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Sammezzano Castle: a gem to be saved

A marvel nestled in the green Tuscan hills. Exactly in Leccio, near Florence. So we could define the Sammezzano Castle, residence in the centuries of some of the most important Florentine families: Gualtierotti, Altoviti, and even Medici. It was originally built in 16th century, and then rebuilt in the 1800s according to Moorish style, with Syrian-Muslim artistic influences. Twisted arches and domes, ceramics and refined drawings: inside the Castle you could admire all this. “You could”, we write: in fact at the moment the building is closed to the public, except for rare visits organized by FAI in collaboration with Movimento SaveSammezzano.

The Castle, its transformation and the decline

This Florentine Castle have seen it all. It was born as a portion of an agricultural estate, in the period of WWII it was used by the Allies as an emergency hospital. When the conflict ended, a new ownership bought it at auction and turned it into a luxury hotel and restaurant, consisting of 365 rooms decorated in different ways: this “new status” lasted until 1990. In 1999 it was auctioned again and was bought by an Italian-English company that managed it, with obvious shortcomings, until September 2015. From that moment the recovery work was entrusted to Movimento SaveSammezzano, but to achieve the goal would require  considerable investment. Most of all a new ownership would be necessary with a clear and wide-ranging redevelopment project achievable over the medium to long term.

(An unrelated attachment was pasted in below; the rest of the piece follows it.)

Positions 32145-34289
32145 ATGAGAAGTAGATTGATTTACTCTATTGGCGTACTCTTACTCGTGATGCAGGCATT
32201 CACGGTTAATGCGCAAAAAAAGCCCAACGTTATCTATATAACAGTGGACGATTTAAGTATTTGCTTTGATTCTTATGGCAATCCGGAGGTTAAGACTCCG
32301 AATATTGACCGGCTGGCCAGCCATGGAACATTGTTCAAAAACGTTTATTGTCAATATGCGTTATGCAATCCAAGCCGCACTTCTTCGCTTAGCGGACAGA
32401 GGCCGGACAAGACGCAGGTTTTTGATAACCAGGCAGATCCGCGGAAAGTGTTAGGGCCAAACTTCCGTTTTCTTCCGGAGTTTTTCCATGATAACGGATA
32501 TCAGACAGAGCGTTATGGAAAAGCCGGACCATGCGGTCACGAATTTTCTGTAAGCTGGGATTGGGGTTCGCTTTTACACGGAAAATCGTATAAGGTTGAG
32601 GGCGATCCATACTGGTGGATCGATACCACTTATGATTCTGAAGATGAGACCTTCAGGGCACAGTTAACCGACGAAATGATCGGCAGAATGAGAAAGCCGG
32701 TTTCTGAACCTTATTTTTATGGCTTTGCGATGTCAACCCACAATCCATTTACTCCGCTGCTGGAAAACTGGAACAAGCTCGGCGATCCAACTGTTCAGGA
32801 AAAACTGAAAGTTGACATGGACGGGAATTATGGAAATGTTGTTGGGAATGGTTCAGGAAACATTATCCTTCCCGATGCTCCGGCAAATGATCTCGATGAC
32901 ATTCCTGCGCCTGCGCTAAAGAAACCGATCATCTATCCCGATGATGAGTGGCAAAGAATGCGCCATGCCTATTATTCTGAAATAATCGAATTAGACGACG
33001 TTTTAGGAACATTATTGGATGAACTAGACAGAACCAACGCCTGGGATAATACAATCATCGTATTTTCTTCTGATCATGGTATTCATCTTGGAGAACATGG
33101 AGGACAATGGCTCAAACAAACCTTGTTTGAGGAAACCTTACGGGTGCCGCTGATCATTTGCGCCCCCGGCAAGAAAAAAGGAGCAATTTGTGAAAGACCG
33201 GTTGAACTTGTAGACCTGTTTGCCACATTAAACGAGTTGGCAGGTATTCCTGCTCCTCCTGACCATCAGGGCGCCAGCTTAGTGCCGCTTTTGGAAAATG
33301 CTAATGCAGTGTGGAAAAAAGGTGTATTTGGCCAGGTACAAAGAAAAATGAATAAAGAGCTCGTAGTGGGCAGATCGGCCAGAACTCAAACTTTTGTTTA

Sammezzano Castle: emblem of a rundown Italy

Sammezzano is a castle that witnesses the past of our territory, an architectural representation left to us as a legacy to tell us our story. All that, at least till now, has not been enough to bring the Sammezzano Castle back to its former glory.  Seeing a piece of history abandoned to itself is extremely sad, it’s a real waste. It’s the emblem of Italy that does not believe in art, that is unable to understand that art can become decisive for the territory and  tourism, the real driving force behind Italian economy.


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